Between judicial oligarchy and parliamentary supremacy: Understanding the court's dilemma in constitutional Judicial review
This article considers the dilemma that constitutional judicial review presents to the most well-meaning of judges — that of navigating the narrow and difficult road between parliamentary supremacy and judicial oligarchy. It examines the Singapore Court of Appeal’s delineation of legal and extra-legal considerations in view of Ronald Dworkin’s theory of adjudication in determining the constitutionality of section 377A of the Penal Code in Lim Meng Suang v. Attorney General. It proposes an alternative natural law approach to constitutional judicial review based on Radbruch’s formula, which helps courts to avoid the pitfalls of judicial idiosyncrasies and usurpation of legislative mandate while staying true to constitutionalism.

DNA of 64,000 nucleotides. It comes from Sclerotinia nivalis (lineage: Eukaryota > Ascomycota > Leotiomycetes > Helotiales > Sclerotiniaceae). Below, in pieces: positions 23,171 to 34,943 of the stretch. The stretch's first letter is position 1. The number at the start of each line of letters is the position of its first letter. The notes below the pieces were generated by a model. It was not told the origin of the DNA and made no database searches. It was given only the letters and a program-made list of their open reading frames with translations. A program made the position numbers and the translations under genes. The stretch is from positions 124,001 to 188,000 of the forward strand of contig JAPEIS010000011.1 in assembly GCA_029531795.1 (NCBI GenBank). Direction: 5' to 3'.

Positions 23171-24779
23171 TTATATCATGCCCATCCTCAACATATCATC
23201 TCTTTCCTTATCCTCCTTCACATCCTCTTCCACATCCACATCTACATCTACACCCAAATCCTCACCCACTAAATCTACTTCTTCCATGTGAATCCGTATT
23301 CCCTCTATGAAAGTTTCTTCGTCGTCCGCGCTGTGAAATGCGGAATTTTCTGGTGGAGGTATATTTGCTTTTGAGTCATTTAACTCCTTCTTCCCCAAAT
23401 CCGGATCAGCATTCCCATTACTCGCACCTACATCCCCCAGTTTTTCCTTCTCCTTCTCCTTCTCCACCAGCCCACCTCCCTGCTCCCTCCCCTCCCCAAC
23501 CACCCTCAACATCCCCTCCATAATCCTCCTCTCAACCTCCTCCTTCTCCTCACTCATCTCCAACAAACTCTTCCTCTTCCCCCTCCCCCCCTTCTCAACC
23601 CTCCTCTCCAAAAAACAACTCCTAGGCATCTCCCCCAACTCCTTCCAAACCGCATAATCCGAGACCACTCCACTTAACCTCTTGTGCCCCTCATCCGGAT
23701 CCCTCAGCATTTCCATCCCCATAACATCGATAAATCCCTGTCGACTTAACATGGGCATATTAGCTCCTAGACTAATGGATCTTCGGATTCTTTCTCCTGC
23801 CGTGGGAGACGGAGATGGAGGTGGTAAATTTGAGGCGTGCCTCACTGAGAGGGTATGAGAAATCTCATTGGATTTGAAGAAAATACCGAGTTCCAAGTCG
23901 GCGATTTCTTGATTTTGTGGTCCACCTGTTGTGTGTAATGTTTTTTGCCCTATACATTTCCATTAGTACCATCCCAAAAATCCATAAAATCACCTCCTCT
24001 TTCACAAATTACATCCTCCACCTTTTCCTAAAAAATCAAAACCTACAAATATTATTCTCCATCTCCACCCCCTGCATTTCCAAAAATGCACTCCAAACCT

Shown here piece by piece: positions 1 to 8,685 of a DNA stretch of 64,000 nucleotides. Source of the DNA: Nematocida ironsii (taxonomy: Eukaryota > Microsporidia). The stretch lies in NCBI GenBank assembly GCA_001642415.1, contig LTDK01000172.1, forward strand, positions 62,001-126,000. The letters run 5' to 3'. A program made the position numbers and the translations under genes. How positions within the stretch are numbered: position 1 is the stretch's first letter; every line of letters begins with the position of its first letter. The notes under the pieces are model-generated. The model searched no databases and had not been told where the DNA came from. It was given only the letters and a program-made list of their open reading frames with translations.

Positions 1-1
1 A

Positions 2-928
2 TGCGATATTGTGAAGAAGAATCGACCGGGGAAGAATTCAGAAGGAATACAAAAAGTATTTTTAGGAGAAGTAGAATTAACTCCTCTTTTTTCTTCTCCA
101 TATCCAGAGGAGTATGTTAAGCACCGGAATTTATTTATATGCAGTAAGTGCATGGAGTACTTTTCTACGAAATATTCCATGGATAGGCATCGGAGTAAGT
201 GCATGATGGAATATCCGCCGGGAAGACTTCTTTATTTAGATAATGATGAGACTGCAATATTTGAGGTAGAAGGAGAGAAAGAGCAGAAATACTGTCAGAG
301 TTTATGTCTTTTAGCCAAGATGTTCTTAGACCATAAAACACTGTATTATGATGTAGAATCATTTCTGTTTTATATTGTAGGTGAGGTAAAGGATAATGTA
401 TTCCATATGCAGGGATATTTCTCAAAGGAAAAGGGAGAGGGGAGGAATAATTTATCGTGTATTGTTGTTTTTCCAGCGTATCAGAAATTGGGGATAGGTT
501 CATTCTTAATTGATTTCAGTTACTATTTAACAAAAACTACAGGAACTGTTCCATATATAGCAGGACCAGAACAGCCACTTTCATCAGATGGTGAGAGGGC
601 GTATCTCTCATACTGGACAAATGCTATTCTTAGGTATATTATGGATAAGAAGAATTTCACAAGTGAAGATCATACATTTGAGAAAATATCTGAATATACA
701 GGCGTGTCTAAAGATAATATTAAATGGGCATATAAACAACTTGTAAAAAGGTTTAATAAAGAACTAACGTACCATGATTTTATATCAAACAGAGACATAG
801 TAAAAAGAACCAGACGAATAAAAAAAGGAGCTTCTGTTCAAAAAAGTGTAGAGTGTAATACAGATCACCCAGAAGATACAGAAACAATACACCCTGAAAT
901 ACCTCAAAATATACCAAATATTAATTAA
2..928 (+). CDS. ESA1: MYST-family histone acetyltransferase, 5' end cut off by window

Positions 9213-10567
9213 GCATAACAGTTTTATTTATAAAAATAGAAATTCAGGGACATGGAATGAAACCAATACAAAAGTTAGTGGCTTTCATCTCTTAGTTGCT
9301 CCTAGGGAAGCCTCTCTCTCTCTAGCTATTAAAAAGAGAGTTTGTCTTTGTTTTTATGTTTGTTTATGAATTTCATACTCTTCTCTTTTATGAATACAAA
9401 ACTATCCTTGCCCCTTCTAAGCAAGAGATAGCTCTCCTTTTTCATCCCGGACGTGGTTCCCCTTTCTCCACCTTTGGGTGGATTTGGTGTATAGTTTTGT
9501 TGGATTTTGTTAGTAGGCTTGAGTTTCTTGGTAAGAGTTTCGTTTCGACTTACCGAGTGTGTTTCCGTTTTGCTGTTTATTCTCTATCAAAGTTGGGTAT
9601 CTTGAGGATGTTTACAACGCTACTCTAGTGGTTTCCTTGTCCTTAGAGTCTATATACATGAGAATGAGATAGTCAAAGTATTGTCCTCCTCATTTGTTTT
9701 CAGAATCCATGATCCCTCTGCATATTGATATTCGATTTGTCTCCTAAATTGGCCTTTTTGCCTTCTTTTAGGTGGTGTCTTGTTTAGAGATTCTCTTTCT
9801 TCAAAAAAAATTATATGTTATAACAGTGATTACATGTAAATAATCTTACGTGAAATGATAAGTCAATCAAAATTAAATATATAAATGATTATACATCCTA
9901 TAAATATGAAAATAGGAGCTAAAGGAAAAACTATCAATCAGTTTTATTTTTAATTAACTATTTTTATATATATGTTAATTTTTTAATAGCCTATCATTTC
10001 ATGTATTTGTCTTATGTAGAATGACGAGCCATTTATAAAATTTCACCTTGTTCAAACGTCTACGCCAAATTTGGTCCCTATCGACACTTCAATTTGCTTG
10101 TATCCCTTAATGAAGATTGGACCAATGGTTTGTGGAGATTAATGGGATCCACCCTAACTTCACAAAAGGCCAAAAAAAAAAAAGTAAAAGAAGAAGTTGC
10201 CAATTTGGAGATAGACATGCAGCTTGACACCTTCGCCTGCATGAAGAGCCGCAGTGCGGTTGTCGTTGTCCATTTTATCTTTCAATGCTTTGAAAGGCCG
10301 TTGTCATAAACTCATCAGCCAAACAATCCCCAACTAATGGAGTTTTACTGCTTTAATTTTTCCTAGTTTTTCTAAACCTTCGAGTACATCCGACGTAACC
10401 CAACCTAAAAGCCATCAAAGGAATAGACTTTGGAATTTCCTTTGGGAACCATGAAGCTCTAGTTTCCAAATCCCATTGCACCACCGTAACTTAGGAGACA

Constitutional Law | Courts | Judges | Legal Writing and Research
Law, Society and Governance
Singapore Journal of Legal Studies
National University of Singapore
TAN, Seow Hon.
Between judicial oligarchy and parliamentary supremacy: Understanding the court's dilemma in constitutional Judicial review. (2016). Singapore Journal of Legal Studies. 307-335. Research Collection School Of Law.
Available at: http://ink.library.smu.edu.sg/sol_research/1829
This document is currently not available here.